Separate arrangements are already in place to provide appropriate adults to children and young people under the age of 18.

What does an appropriate adult do?

An appropriate adult can be requested to support a vulnerable person throughout some of the important stages they will go through during their stay in custody. This can include when they first receive their rights and entitlements, when they are interviewed or if they are searched, tested for drugs or DNA samples obtained. It will also include if the person is charged with an offence.

Appropriate adults can also be requested to accompany a vulnerable person at any voluntary interviews they attend.

The appropriate adult does not give legal advice. Instead, he or she is there to ensure the detained person is treated fairly.

Volunteers need to be flexible and available to attend police custody facilities at short notice.

Appropriate adult network website

Other ways to get involved

There are other ways you can get involved and volunteer your time to support policing.

Special Constabulary

Special Constables are voluntary, part-time police officers who work in some of the most important areas of modern policing.

As a fully-trained Special Constable, you will have full police powers, wear a police uniform and work alongside regular police officers and police staff, with opportunities for promotion and to develop your leadership and management skills.

In return, you will be required to commit a minimum of 16 hours a month, although many people do significantly more as the hours can be flexible to fit around your work and home life commitments.

Find out more about joining the Special Constabulary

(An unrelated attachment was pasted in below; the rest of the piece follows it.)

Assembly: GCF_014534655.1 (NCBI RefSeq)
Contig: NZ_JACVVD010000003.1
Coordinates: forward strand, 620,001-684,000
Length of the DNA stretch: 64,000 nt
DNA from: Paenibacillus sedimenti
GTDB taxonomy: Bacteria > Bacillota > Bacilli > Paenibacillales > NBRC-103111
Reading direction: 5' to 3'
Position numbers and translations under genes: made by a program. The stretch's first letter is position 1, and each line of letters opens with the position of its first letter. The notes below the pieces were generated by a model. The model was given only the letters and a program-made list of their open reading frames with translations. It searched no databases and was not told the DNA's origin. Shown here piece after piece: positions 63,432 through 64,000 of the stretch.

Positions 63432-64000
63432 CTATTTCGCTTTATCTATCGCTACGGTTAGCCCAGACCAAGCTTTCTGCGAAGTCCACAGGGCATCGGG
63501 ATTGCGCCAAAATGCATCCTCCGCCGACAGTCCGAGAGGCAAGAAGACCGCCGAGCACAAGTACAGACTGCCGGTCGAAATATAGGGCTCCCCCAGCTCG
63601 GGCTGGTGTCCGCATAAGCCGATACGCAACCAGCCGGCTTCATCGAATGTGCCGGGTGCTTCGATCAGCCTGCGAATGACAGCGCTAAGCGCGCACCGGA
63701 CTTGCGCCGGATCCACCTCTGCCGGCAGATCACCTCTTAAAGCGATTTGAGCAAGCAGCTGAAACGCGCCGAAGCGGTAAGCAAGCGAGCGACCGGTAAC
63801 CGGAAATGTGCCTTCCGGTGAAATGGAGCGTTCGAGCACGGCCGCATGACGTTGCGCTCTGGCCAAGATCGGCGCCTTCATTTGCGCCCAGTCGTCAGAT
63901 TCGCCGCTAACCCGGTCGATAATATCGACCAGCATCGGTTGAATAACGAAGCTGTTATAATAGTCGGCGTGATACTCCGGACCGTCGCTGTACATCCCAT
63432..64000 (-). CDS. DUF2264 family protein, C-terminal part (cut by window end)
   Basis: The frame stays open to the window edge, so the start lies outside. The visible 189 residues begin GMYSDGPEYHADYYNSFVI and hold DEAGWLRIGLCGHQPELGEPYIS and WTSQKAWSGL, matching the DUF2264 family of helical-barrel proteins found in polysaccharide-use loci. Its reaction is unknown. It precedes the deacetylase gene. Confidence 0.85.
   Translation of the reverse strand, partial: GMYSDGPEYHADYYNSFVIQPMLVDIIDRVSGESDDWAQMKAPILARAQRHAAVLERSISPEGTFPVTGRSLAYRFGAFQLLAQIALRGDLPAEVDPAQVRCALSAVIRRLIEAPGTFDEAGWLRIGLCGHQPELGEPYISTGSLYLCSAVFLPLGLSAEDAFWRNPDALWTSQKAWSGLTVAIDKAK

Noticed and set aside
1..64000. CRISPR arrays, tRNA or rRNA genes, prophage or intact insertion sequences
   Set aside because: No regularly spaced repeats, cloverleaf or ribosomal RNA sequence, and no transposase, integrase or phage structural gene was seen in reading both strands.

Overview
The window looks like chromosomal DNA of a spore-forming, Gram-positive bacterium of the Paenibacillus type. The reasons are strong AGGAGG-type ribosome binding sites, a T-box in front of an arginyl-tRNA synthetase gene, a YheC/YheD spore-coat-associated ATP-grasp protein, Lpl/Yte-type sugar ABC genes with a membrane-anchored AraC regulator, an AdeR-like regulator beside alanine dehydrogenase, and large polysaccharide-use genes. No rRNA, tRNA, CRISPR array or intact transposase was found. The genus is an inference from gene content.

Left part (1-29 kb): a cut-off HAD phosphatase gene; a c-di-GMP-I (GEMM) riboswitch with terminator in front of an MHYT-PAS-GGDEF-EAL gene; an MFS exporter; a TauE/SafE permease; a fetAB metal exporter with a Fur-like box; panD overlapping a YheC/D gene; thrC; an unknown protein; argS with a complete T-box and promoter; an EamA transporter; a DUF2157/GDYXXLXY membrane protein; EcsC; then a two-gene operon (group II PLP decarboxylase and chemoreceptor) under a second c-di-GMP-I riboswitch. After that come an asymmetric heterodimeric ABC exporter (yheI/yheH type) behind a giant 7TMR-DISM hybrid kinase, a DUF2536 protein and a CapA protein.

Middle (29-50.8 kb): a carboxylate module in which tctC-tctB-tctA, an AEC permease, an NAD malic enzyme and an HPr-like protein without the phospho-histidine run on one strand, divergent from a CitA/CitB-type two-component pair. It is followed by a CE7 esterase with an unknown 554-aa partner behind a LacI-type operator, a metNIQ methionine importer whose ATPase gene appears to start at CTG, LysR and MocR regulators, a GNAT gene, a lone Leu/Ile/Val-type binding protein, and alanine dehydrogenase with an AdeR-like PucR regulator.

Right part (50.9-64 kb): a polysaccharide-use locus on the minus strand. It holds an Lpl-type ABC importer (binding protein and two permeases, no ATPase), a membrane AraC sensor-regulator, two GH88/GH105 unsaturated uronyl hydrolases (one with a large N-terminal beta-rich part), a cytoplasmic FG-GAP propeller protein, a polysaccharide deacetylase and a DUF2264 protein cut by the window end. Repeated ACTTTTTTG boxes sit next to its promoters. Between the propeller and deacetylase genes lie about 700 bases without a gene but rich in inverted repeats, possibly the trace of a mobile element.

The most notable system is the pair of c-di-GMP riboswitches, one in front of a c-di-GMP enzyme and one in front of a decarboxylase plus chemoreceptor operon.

Police Cadets

Warwickshire Police Cadets is a volunteer scheme for young people which has been operating in Leamington and Nuneaton since 2014 and from September 2024 extends to Rugby.  The aim of the scheme is to support Warwickshire Police’s strategy of engagement with young people throughout the force area.

It is aimed at young people who wish to be part of a two year programme that offers an opportunity to gain a practical understanding of policing and develop their spirit of adventure and good citizenship.

Cadets support local policing priorities through volunteering, working with partner agencies and positive participation in their communities.

They take part in a variety of activities including self-defence training, marching, fitness, team building, role playing and Outdoor events.

Find out more about becoming a police cadet

Other police volunteer schemes

Warwickshire Police has a number of other ways to get involved.  These include becoming a police support volunteer to help with a variety tasks, from administrative to assisting with events or running watch groups such as Neighbourhood Watch, Horse Watch.

The force also has Independent Advisory Groups (IAGs), which are made up of trusted individuals who are prepared to listen to, observe and comment on the equality, diversity and inclusivity of activities and policies of Warwickshire Police. Members offer impartial advice to the police on a range of topics at quarterly meetings. It gives the chance for local people to influence and help shape the services delivered to our communities.